Considering that it was Halloween last week, you can just imagine how many people – friends, family members, clients, and colleagues alike – asked me: “Just what are you going to do with all the candy your kids collect?”
One of my new mom friends decided to “trade” her kids the mainstream candy filled with red dye and other ingredients surely not grown on a farm for real pure dark cocoa. Together they read over the ingredients on the candy wrappers and then the kids got to decide if they wanted to eat red food coloring or pure cocoa.
But what did I do? My sitter was trick-or-treat trekking from apartment to apartment with us causing him to be especially curious. I wonder if my regular readers can guess what I did. Anyone want to guess which category I fell into from the ones listed here?
Here are three ways moms may have – or may not have -handled this annual candy avalanche:
You love candy and can’t get enough of it when it’s available. While you certainly allow your children to parade up and down the street dressed in their colorful costumes, you also made sure to have them eat their wholesome dinner before the candy collection began. You wanted to be the good mom! However, each candy morsel called your name as your kids filled their buckets and pillowcases throughout the evening.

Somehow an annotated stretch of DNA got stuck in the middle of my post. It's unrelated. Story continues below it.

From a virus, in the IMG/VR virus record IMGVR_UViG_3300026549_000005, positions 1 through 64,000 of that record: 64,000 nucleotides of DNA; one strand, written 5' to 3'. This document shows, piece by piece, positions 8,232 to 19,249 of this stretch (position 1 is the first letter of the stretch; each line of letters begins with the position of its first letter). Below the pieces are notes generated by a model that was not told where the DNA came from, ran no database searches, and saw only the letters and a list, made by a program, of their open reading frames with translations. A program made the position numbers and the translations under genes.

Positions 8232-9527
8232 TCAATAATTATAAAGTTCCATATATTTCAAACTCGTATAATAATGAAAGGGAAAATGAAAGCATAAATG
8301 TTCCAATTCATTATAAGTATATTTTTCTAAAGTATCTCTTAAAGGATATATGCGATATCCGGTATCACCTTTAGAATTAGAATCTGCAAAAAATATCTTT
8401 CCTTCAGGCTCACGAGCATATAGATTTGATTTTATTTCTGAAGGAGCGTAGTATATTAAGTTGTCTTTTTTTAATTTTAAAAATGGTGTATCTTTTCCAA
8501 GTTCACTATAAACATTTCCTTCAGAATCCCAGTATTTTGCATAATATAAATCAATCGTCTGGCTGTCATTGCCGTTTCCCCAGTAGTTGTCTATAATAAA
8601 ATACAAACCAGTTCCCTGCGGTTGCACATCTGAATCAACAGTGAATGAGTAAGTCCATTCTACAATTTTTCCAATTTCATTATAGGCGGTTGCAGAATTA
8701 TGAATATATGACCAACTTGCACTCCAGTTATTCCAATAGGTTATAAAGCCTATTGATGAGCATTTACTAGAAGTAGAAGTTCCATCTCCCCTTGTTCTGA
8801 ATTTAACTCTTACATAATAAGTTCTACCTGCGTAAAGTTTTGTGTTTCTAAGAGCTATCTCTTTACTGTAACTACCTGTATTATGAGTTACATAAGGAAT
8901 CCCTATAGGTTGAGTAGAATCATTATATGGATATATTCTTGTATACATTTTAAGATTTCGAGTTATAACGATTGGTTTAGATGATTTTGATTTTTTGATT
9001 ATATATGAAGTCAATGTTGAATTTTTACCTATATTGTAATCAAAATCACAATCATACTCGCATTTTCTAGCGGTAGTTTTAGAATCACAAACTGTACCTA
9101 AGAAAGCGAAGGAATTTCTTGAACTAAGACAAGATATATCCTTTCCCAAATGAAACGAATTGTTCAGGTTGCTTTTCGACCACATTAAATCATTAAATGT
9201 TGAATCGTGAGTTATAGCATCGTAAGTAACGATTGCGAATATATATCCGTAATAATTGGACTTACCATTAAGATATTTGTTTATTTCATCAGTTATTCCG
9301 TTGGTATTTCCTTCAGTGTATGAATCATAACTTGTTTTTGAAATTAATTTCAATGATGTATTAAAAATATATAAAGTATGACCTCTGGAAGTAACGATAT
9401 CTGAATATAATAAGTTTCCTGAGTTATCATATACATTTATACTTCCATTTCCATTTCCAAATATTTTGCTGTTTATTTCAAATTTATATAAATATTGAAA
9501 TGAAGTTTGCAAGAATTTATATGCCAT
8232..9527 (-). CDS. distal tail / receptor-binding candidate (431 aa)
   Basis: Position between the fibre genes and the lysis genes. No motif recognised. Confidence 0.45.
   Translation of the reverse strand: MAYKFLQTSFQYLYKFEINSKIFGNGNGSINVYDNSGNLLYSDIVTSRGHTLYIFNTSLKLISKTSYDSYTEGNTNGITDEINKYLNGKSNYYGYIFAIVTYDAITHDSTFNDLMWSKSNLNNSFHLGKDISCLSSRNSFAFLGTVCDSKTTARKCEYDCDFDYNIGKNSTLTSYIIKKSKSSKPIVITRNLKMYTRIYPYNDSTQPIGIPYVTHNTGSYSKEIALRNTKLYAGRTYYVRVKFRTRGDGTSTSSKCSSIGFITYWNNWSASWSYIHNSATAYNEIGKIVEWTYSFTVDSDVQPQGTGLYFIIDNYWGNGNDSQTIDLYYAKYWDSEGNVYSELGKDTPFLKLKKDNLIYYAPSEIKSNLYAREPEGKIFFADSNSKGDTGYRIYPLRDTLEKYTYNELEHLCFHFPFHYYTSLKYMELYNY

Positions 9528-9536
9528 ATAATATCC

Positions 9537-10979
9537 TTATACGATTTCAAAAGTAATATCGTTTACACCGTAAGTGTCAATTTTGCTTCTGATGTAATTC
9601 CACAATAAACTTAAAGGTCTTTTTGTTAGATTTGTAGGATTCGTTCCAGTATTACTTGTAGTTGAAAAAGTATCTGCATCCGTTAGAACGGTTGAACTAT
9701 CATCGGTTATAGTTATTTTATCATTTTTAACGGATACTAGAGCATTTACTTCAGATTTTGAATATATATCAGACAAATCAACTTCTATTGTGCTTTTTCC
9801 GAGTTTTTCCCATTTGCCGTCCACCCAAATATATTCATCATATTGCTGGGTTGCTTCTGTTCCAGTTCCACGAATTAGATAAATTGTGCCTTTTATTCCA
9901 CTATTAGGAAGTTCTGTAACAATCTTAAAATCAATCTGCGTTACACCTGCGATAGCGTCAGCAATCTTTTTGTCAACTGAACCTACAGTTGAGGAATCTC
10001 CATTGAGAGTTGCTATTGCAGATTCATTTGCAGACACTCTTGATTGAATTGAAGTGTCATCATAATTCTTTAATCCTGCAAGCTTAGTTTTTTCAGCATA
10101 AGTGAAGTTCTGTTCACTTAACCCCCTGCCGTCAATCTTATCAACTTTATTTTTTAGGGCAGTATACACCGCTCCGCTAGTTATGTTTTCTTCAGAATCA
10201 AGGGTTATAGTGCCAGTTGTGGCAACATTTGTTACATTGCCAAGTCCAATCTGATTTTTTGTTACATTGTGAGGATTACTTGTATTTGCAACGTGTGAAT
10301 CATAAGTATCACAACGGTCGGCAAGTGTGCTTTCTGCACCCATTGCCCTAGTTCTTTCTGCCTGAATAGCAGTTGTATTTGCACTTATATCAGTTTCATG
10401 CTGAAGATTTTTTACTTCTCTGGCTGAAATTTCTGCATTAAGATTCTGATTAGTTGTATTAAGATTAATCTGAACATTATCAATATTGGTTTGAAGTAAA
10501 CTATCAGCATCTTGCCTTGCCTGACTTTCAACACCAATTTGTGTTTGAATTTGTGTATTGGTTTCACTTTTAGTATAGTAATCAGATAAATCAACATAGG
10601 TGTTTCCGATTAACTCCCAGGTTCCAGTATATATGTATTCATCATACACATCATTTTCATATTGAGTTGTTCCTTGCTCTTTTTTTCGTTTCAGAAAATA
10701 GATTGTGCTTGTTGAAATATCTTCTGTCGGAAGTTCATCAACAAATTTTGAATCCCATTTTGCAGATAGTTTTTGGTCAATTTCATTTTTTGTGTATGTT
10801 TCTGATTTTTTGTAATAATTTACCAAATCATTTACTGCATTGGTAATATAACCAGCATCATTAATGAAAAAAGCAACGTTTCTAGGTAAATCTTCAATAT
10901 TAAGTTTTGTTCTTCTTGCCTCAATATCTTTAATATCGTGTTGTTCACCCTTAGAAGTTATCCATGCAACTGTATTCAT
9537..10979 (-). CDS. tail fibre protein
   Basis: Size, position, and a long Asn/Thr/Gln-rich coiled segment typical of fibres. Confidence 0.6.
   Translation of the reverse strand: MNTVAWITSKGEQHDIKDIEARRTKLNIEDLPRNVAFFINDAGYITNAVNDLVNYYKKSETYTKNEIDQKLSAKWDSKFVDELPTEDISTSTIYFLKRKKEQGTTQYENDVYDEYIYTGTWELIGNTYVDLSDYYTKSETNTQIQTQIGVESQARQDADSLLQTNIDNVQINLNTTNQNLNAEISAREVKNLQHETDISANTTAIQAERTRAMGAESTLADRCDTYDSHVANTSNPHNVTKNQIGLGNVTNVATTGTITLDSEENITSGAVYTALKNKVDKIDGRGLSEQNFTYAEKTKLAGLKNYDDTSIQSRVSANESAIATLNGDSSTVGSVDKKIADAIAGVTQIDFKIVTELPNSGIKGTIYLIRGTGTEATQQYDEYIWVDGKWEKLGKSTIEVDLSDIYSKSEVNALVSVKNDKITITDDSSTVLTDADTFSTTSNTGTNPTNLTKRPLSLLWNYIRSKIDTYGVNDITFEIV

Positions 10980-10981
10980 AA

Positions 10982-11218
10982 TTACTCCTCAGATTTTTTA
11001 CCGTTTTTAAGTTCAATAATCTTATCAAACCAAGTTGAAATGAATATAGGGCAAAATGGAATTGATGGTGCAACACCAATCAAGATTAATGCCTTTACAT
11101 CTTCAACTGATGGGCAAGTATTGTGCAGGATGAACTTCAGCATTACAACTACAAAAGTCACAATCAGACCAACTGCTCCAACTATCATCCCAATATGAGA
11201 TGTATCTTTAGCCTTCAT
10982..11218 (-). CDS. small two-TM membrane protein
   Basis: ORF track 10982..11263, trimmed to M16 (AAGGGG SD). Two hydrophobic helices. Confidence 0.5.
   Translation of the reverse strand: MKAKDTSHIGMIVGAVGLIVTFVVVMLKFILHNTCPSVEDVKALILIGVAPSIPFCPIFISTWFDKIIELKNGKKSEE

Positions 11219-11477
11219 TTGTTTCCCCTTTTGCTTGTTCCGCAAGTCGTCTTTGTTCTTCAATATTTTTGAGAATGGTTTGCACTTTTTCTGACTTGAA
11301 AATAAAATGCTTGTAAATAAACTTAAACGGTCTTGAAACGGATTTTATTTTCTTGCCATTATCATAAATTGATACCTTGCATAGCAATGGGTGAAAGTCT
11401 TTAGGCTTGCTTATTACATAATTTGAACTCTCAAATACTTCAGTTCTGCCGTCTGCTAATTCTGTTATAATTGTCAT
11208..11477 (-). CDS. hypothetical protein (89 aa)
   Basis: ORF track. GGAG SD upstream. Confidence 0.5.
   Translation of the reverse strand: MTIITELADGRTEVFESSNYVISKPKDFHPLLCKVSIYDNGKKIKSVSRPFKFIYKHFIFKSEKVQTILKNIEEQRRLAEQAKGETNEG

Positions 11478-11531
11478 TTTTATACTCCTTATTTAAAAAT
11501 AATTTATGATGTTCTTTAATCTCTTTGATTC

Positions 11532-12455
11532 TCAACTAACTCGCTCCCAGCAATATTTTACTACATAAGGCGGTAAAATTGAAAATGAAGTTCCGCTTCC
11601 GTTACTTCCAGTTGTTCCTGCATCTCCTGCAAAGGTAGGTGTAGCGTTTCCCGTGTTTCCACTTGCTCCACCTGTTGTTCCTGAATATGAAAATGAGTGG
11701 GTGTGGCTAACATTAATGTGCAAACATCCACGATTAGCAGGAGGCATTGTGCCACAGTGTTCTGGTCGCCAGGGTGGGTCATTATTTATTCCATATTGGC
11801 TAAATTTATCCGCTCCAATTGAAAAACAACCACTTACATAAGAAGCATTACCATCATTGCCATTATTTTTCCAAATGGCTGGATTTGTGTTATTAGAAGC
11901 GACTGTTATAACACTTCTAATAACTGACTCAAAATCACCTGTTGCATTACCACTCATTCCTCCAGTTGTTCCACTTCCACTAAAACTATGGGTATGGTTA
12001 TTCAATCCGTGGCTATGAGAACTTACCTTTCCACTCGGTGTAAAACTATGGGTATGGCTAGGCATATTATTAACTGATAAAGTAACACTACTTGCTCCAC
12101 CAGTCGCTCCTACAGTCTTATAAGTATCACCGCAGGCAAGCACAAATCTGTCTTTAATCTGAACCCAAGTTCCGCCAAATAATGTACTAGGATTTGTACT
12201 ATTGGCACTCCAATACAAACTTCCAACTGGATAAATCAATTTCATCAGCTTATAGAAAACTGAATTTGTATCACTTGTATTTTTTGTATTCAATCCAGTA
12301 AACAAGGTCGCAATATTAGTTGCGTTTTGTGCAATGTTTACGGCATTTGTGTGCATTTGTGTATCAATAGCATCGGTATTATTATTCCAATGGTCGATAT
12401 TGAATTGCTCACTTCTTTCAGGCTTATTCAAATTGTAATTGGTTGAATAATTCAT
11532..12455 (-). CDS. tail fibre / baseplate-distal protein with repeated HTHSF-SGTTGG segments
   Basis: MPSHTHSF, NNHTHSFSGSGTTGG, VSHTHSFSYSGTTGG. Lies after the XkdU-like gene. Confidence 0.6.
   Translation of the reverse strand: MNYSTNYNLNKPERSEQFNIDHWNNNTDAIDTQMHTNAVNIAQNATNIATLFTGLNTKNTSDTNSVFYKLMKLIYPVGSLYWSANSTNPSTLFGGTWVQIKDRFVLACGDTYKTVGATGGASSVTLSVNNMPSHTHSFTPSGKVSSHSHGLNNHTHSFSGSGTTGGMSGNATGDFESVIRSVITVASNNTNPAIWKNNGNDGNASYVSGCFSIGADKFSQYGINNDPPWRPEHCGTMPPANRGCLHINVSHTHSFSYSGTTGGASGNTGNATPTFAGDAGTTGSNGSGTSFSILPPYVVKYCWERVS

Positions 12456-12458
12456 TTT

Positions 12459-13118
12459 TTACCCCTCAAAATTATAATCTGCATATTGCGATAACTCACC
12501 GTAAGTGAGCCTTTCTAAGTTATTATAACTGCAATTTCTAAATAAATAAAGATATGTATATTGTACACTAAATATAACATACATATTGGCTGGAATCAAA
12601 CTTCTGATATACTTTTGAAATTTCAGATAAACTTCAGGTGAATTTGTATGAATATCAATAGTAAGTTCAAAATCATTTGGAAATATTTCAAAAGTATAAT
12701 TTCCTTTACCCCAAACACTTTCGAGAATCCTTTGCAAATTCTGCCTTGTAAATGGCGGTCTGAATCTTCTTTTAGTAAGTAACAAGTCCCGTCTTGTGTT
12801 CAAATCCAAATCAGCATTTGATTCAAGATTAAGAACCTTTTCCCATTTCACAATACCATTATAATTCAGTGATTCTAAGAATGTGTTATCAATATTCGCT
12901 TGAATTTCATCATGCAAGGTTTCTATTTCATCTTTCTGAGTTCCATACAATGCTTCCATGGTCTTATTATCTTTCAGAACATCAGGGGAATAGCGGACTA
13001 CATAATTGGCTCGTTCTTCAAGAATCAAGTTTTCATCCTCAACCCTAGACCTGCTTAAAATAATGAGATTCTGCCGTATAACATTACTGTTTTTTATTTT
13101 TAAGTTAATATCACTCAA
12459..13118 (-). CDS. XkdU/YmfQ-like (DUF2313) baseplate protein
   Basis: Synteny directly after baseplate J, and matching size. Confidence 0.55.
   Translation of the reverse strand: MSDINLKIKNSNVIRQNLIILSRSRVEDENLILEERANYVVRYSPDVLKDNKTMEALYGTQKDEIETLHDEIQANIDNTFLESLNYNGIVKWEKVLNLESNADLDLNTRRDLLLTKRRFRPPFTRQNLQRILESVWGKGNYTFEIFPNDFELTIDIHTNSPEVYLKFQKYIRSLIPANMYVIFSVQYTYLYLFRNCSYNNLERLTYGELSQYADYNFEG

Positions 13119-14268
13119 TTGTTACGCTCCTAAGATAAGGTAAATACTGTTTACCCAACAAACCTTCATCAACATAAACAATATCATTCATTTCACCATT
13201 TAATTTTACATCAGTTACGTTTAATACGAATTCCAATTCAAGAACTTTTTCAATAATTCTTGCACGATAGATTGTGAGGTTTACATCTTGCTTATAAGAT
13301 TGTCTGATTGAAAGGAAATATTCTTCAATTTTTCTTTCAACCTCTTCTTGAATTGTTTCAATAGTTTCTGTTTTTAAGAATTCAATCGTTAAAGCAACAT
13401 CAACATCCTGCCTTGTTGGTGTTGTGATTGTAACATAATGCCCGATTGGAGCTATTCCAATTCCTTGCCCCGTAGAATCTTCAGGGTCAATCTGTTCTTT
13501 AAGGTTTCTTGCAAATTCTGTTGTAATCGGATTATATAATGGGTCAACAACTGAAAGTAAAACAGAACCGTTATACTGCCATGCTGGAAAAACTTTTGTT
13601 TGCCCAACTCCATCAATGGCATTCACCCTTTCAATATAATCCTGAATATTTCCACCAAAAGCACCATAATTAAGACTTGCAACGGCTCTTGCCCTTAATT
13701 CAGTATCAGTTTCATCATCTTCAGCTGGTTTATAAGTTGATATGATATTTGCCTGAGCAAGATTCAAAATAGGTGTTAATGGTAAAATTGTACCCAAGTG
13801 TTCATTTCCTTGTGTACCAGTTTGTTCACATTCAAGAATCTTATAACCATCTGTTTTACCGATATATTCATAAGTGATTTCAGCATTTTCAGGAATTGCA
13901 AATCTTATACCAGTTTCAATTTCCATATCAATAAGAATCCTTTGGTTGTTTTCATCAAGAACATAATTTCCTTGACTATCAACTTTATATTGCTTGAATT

You let your kids eat three pieces of candy each. Then they had to hand it over to you and get ready for bed. Your kids really do think candy is bad for them…and you do too. But, almost unaware of the time you spent popping those delicious suckers into your mouth throughout the evening, you did it anyway…and felt incredibly guilty later. And then you remembered that you did exercise Halloween morning because you certainly knew this would happen. But “f#%&” it! You absolutely couldn’t control yourself and just went to town with the kids’ candy.
Of course, now you’re waiting for the kids to notice that they have significantly less candy than they brought home…and it’s just one day after Halloween!
You think that candy is the culprit of all health issues. You agreed with that mom who gave letters versus candy to kids depending on their body sizes. But you allowed your little firemen and fairy princesses to get the “treats” because it was a “special day.”